How can science be approaching a culmination when we haven’t invented spaceships that travel at warp speed yet?

John Horgan is pursuing some provocative questions.

  • Has science been entered an era of diminishing returns?
  • Is physics moving towards absolute truth?
  • Would be able physicists to prove a final theory in the same way that mathematicians prove theorems?

His thesis is that we are coming to an era where all the fundamental scientific theories have been discovered and science as we know today is coming altogether in an end. Horgan considers fundamental, theories such as Darwin’s natural selection, Einstein’s general relativity and quantum electrodynamics. That means theories that can apply, to the best of our knowledge, throughout the entire universe at all times since its birth.

In order to prove his thesis, Horgan has interviewed interesting scientists and philosophers from the entire scientific and social-philosophical landscape. Roger Penrose, Noam Chomsky, Thomas Kuhn, Paul Feyerabend, Freeman Dyson, Stephen Jay Gould, Carl Popper, David Bohm, Edward Wilson, John Wheeler, Lynn Margulis, Andrei Linde, Daniel Dennet and many

Horgan is not the first or the last person to argue over the-end-of-science-era. At the end of the nineteen century, physicists also thought they knew everything. But only two decades later Einstein and other physicists discovered relativity theory and quantum mechanics. These theories transformed physics and opened up vast new vistas for modern physics and other branches of science.

The end-of-science argument and timing (millennium and link with Fucuyama’s End of History) have caused wide-range and “confusing” reactions and responses form science critics, scientists themselves, and even from Clinton’s Science Advisor who publicly repudiated Horgan’s argument. We can safely say that it is a discussion/debate that still goes on.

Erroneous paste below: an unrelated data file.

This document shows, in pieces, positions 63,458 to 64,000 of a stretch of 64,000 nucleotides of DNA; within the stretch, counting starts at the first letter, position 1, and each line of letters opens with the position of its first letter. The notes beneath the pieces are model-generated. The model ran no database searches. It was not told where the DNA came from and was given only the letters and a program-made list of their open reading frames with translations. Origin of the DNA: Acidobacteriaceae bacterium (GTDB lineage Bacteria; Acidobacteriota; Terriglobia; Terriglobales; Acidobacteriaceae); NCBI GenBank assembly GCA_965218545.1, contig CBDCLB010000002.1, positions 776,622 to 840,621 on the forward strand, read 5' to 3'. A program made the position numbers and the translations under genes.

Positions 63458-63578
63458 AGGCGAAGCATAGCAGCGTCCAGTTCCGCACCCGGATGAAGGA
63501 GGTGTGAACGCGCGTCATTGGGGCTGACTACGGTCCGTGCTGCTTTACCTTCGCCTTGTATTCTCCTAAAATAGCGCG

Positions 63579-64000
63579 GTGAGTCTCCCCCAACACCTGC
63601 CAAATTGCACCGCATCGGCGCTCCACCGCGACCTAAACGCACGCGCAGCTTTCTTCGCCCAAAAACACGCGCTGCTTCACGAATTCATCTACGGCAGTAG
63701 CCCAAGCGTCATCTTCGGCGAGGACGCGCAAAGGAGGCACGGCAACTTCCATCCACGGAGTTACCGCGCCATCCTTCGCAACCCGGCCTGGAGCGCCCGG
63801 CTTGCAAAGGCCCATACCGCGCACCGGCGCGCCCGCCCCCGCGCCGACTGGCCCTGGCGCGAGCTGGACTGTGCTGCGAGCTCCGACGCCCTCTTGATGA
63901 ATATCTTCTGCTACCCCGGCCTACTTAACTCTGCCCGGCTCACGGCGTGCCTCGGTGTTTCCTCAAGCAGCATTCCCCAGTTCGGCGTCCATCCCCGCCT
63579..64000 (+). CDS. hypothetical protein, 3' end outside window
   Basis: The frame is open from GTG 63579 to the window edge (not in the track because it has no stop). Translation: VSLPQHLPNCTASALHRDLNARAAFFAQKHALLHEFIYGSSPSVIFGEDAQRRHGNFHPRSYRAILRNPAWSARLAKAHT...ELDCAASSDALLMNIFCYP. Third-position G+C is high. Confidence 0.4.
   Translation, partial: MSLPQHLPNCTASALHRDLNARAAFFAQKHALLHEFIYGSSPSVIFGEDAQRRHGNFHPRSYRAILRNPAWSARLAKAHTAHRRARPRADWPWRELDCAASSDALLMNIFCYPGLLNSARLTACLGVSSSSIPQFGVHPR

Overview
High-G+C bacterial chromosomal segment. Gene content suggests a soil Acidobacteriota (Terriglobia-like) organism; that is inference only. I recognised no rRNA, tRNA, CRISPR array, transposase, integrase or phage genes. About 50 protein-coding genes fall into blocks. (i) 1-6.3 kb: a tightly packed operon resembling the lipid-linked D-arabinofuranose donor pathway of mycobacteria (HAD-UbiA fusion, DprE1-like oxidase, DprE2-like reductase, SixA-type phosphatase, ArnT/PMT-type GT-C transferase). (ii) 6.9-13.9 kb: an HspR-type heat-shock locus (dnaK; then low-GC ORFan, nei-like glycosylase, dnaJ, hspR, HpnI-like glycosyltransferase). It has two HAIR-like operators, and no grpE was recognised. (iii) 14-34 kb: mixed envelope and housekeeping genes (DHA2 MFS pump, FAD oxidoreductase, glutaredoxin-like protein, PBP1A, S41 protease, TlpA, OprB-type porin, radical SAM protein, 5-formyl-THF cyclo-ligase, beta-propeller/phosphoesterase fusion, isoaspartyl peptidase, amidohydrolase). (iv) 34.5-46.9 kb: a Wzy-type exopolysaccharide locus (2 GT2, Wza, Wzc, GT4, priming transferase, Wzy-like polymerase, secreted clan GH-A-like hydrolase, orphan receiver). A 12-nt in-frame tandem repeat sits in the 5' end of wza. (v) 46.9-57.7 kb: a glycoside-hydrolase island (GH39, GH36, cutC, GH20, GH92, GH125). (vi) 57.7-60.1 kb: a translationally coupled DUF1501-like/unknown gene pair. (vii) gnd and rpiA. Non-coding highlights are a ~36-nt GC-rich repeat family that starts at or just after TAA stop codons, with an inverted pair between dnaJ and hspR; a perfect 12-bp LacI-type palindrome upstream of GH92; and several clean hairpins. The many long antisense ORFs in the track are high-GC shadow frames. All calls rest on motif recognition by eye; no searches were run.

The value of the book is not in the message and if we are/ or not denouncing it. Horgan is a science journalist with an education in literature and his background makes the difference in the way he writes about science. With his prose style, he manages to fill gaps that other science writers fail to do, and make scientific writing an interesting adventure. He has the gift not only to make scientific theories understandable for the non-scientists readers but also to reveal beautifully his interviewee’s personalities. These interviews, the presentation of scientists as human beings, are the most interesting insight for me in the book.

Reading the book I had the feeling that Horgan tried to construct a psychological and ideological profile of each one person and it was fascinating to “discover” the eccentricities of the scientists who invented?/developed? some of the most interesting scientific and philosophical theories in the 20th century.

As for the end of science, I am optimistic. The best in science are still to come. But my view is possibly distorted by what Horgan call in his book the Star Trek factor.